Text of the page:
Monday, August 13, 2007

Church Search

We began to drive around looking at where other churches were, read our local weekly paper for service information. I look back now and realize that we approached the search for a faith home like two lawyers would approach a legal question. We looked at likely distance we would travel. We evaluated what denominations had churches in our community. Although there are many churches that fall into the Anabaptist category, we both felt this was not in keeping with our faith views. I was adamant that I would not convert to Catholicism. Neither of us felt that the "bible-centered" churches with a heavy leaning upon the Old Testament law or knowing your salvation moment seemed like us either. Which narrowed things down pretty quickly. Episcopalian, Methodist, United Church of Christ, Lutheran.
So I suggested we visit each. We started with the Episcopalian parish. I am not sure why. We arrived for the service. It was a lovely stone church with very pleasant greeters. The sanctuary looked like we were in the British Isles if a little small. About 40 people were there including the pastor and organist. The service bulletin and the service itself were easy to follow. At the conclusion of worship we were eagerly greeted and invited to the church basement for coffee and danish. We went. Light hearted banter with people who were genuinely enthused and introduced us around. We felt almost like we were in a James Herriot novel ( he of the All Creatures Great and Small). What we also noticed was that they had one confirmand, no significant childrens programming and we were clearly the youngest people there by 30 years. And yet here was this wonderful group of folks doing their darndest to change that with people like us. But we were the only ones and this is a town of 10,000 people. We knew we planned to start a family in a few years. How would this all play out? We did not go back. I felt horrible picturing these saints of God who we would not be coming back to. For years I could not drive past the church. They are still hanging on as a congregation but it is a struggle.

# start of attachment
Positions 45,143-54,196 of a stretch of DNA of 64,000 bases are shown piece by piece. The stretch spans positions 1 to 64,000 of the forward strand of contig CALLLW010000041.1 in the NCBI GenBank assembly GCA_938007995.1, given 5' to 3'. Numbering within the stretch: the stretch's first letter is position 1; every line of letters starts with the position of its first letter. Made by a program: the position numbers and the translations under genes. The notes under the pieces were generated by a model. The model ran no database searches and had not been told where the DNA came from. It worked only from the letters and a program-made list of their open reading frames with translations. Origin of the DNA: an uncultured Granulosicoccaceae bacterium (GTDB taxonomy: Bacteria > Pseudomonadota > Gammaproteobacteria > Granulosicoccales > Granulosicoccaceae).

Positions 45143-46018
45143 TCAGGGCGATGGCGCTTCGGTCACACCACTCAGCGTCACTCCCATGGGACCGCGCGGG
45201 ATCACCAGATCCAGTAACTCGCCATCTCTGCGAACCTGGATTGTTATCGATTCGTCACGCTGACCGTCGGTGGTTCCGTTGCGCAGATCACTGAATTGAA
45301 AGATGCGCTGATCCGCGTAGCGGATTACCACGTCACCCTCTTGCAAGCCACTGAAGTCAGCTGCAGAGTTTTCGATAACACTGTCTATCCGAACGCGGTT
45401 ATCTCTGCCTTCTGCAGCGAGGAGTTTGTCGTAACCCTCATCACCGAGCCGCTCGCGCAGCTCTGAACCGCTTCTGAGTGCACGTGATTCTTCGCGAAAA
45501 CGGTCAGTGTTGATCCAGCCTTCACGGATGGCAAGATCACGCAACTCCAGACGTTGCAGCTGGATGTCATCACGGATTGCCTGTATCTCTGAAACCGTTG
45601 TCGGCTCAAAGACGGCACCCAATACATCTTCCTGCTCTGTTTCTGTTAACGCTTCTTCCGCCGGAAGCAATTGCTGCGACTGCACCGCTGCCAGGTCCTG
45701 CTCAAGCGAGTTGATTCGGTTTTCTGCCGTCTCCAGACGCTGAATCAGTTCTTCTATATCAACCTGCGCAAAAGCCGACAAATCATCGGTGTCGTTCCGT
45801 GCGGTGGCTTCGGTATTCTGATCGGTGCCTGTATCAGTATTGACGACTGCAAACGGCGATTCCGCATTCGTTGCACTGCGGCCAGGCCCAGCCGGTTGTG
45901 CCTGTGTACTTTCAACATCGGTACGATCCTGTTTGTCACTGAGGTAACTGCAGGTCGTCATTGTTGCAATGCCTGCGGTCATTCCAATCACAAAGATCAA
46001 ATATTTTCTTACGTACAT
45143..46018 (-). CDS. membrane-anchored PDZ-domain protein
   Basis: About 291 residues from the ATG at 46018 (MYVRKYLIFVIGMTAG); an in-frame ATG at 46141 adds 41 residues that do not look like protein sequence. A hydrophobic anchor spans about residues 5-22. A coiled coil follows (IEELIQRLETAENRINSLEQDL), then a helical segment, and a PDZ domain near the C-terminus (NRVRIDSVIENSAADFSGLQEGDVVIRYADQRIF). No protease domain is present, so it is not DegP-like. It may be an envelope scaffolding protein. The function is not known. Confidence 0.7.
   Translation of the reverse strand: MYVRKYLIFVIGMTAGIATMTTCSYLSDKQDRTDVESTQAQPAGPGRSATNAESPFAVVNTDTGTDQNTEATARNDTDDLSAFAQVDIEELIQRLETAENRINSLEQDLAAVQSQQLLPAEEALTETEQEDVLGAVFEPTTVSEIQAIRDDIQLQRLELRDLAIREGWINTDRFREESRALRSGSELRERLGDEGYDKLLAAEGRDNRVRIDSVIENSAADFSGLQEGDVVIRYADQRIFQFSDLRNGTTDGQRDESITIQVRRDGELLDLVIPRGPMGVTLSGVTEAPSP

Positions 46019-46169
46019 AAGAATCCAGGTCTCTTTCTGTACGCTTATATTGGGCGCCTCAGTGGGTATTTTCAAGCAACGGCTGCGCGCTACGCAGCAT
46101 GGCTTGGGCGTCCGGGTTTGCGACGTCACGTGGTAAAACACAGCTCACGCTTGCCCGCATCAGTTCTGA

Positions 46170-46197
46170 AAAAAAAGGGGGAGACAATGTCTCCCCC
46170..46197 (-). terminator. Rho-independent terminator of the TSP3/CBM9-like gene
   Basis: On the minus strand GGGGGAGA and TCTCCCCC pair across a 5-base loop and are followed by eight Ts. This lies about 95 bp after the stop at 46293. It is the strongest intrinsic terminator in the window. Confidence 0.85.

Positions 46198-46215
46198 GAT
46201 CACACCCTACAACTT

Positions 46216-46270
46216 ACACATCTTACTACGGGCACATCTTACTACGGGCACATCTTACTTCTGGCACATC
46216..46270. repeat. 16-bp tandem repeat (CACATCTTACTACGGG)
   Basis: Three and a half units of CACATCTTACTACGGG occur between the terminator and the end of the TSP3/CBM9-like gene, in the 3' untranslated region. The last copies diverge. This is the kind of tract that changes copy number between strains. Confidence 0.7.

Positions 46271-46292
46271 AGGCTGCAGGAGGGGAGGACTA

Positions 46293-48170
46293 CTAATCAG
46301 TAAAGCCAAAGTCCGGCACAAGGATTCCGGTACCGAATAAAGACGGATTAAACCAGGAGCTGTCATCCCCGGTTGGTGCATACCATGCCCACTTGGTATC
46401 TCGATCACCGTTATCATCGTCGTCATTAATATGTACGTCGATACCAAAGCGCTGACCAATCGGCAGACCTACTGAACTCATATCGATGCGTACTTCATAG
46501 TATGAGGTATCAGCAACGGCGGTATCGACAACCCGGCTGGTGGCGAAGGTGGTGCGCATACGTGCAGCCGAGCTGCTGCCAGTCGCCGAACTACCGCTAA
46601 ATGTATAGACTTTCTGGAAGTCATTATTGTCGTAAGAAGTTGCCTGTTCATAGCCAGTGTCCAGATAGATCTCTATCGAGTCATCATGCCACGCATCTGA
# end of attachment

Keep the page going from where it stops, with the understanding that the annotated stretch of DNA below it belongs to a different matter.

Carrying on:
Next we visited the Methodists. Very large congregation. An abundance of activities and programs and an enormous campus. Large more modern sanctuary. Tons of kids and young adults. During the service the pastor talked a lot about money and how they needed more money to reduce their building debt, and there were posters and flyers about the money needs as well.
The greeters were pleasant in a kind of neutral way. No one in our pew said hello. When we left at the end of worship, everyone was disbursing to all of the activities in a swarm, but no one made any contact with us, in fact it seemed we were in the way of traffic. We signed the visitor's pad but no one followed up-ever. We did not go back. I have been in this church many times since because my brother in law now lives here and worships there. Each time has been about the same and his family has even said you just try to make your group of friends.
Meanwhile at my new job, my coworkers are interested in my church search. Finally my secretary says that we might like her church- the Lutherans just down the street. Tells me when the services are and tells me that if we come which service she goes to if we want a friendly face. And that if we do not go or do not like it she will not think anything of it. Low-key evangelism.
Neither my beloved nor I have ever been to a Lutheran service and we go for Reformation Sunday.

3 comments:

Diane said...

well, there's a cliff-hanger if I ever heard one... you got me coming back to see how the Lutherans did on "Reformation Sunday." Could be hair-raising...

really interesting church searches...

LawAndGospel said...

The key to a good post, eh? BTW I really enjoyed your sermon and have shared it with our folks in my church. Still really thinking about what a great message it is.

Diane said...

wow, thanks!